People march against a proposed anti-terror bill in Quezon City, Metro Manila, the Philippines, on June 4, 2020. The bill has clauses that threaten press freedom in the country. (Reuters/Eloisa Lopez)

Anti-terrorism legislation threatens press freedom in the Philippines

Bangkok, June 10, 2020 – Philippine President Rodrigo Duterte should reject pending anti-terrorism legislation or amend the law to ensure that it does not threaten press freedom, the Committee to Protect Journalists said today.

The Anti-Terrorism Act of 2020 was submitted to Duterte’s office yesterday after its approval by the House of Representatives and Senate, according to news reports.

Section 9 of the law, which CPJ reviewed, criminalizes incitement to commit terrorism “by mean of speeches, proclamations, writings, emblems, banners or other representations tending to the same end,” and establishes new anti-terrorism courts specifically to hear cases under the law.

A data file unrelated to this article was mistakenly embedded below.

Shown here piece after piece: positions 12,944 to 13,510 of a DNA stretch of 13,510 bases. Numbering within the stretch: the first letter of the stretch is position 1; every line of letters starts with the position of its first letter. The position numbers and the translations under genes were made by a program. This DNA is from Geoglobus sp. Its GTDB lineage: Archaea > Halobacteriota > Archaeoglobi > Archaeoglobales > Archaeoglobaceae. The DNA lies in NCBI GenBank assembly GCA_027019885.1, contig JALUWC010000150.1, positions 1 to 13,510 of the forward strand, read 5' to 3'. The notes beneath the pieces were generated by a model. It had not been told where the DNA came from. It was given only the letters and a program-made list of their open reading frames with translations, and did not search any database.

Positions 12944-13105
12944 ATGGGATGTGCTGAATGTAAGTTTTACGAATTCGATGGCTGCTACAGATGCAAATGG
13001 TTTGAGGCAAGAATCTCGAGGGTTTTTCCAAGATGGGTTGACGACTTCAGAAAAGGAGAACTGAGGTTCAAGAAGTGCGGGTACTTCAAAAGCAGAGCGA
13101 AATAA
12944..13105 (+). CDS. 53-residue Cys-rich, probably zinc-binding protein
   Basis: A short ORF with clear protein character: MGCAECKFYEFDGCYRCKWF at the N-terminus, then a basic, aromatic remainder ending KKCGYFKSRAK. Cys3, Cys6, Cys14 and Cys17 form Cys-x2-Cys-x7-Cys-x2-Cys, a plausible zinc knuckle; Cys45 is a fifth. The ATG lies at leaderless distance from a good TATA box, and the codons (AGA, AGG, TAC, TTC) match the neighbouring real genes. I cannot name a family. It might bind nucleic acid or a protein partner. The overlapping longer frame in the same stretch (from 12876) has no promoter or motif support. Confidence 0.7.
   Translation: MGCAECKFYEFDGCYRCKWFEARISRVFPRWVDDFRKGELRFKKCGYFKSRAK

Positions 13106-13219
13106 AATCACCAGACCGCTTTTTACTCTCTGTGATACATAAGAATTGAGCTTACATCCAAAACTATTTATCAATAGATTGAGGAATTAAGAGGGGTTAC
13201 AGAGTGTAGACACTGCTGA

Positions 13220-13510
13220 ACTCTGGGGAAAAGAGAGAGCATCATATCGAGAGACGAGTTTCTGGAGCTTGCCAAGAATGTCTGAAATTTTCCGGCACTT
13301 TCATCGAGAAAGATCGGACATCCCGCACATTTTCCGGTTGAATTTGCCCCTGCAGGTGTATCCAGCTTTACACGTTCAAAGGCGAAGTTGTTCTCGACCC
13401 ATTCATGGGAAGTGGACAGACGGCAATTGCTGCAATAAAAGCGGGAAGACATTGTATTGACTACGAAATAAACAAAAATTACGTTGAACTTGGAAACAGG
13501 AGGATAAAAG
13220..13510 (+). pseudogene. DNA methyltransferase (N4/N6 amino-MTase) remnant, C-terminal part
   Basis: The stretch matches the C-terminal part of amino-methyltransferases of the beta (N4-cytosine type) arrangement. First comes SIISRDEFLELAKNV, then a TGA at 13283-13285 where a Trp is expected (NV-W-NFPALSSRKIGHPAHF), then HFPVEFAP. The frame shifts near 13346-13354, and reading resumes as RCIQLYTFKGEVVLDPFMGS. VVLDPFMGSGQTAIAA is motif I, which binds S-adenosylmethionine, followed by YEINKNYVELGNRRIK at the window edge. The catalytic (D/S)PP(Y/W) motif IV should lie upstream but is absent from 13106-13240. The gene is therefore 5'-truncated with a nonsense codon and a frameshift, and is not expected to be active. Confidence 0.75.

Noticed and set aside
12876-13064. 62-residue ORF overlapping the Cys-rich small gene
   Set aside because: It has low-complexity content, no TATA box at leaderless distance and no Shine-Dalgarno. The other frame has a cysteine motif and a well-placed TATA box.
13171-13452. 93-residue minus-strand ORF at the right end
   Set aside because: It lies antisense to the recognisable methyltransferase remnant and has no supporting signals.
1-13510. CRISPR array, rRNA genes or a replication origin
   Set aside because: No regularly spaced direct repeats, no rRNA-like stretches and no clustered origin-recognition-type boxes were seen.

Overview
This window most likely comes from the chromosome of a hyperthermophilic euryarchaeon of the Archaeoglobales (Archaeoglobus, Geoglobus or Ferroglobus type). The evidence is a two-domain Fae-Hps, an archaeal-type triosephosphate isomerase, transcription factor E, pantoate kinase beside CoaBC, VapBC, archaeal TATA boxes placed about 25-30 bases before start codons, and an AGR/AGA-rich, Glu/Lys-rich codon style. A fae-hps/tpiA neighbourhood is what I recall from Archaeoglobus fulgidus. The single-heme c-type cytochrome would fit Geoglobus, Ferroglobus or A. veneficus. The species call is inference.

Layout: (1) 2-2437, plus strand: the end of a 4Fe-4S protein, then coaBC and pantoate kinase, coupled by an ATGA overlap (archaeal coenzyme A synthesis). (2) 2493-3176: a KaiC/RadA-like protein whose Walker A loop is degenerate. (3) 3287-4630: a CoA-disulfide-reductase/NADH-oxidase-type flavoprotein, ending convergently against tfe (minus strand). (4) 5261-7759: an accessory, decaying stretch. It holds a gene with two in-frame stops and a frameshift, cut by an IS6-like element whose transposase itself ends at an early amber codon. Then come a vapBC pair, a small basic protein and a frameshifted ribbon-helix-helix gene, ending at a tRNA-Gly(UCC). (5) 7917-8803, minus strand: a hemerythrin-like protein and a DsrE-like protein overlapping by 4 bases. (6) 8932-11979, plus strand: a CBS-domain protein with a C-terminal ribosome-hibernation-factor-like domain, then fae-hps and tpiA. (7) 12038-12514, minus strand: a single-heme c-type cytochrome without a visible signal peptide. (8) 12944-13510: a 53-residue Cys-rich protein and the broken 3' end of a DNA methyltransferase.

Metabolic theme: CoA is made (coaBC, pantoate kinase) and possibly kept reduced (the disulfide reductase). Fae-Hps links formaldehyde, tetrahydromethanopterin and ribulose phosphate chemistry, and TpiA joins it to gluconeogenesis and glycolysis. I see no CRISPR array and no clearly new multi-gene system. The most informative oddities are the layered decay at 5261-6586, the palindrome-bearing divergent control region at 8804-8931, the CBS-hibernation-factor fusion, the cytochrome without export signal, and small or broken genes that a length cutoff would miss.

Convictions under the legislation, which does not explicitly define the term “incitement,” allow for prison sentences of up to 12 years.

According to those news reports, Duterte has indicated the legislation should be passed urgently. A Duterte spokesman quoted in those reports said the law would be reviewed before the president signs it.

“President Duterte should come down on the side of press freedom and scrap the Anti-Terrorism Act of 2020, or at least modify the act to ensure that the media cannot be hit with bogus incitement charges,” said Shawn Crispin, CPJ’s senior Southeast Asia representative. “The legislation as written is a direct threat to journalists, and should be rejected.”

CPJ emailed Presidential Communications Office Secretary Martin Andanar for comment, but did not immediately receive a reply.

In March, the Philippine Congress passed the “Bayanihan to Heal As One Act,” which imposed two-month prison penalties and hefty fines for spreading “false news” about the COVID-19 pandemic, CPJ reported at the time.